There are elements that must be understood in every genre. Certainly, understanding the writing process of planning, drafting, revising (and drafting again?), more revising, and editing should help you get from Point A to Point Z. However, there is also the business of writing—publishing and marketing—that you must learn. Yes, it’s overwhelming, and the business end has little to do with writing well.
Do take classes, read writing books and magazines, join writing organizations, go to conferences, participate in writing groups, get critiques—all of this helps. When you have saturated yourself with all of this—or even while you are saturating yourself--read the works of other writers, especially the writers in your genre of choice.
Read as a writer. This doesn’t mean you can’t savor the story and become engrossed in the world of its characters. But allow a part of you (probably “Lefty”*) to be present while you read. Don't make it an assignment; just note those "a-ha" moments where you catch what the writer has done to affect you. I know I have learned a great deal from the writers I’ve read. God bless them all! I’ve learned about pacing, economy, characterization, dialog, plot devices, character arc, character motivations, cliffhangers, creating the culture of the book with lush description unobtrusively woven throughout the story, tying up loose ends, even breaking the rules—you name it. Of course, it helped that I knew about story elements to begin with, but the really good writers bring these elements to life and have been my best teachers.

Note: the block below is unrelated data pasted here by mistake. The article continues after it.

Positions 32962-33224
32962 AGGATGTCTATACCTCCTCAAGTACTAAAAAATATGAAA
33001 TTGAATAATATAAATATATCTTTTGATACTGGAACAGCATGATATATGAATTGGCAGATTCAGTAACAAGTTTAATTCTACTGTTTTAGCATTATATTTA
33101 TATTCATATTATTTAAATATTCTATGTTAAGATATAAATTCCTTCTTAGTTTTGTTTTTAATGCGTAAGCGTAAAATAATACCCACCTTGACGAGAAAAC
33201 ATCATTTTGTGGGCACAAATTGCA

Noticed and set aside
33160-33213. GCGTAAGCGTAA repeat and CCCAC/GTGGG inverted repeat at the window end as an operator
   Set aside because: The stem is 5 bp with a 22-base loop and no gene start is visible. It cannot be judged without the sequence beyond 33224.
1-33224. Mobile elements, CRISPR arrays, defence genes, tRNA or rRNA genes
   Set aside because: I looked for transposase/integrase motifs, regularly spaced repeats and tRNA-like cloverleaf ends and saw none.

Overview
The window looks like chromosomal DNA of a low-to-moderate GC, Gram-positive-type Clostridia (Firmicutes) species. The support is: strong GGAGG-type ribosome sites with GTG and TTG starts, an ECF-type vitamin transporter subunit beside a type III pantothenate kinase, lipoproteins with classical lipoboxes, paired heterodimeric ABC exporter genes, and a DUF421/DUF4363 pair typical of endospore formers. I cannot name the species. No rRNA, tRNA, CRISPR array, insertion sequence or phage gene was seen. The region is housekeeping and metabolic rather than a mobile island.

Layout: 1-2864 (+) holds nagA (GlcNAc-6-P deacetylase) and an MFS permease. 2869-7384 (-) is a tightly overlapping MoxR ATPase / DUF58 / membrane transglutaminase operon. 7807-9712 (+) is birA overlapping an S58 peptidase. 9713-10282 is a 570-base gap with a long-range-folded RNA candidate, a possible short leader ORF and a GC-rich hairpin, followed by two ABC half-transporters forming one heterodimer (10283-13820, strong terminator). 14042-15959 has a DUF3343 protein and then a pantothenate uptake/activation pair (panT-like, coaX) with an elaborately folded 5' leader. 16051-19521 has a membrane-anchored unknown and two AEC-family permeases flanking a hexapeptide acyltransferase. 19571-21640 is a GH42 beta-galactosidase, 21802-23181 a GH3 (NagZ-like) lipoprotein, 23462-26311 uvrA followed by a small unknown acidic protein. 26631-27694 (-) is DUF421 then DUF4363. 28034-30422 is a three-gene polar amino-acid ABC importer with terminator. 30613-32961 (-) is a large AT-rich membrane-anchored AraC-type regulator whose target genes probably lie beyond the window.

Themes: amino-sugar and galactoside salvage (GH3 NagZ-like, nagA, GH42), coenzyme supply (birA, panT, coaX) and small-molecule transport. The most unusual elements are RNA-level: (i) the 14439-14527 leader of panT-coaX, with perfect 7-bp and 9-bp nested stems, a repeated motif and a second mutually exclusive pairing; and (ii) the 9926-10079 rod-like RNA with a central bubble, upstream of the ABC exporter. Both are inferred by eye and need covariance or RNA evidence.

Does it matter that they have very different styles? No. The differing styles are in themselves another lesson, one which can help you develop your own unique voice.
Another perk to reading as a writer is that it can get the creative juices flowing again when you’re in a desert period. You find yourself saying, “I wish I’d written that” or “Hey, I can do something like that.” And so you do. You come to appreciate the complexities in a story and find that it inspires you to grow a richer plot and authentic characters with all the foibles and heart that real people have. You even find your own voice.
So, whatever else you do to become a better writer, read—read as a writer.
Keep writing and trust yourself.
*For those of you who haven't read my last post, "Lefty" is the name I've given to the left brain, the analytical, judgmental part of our thinking.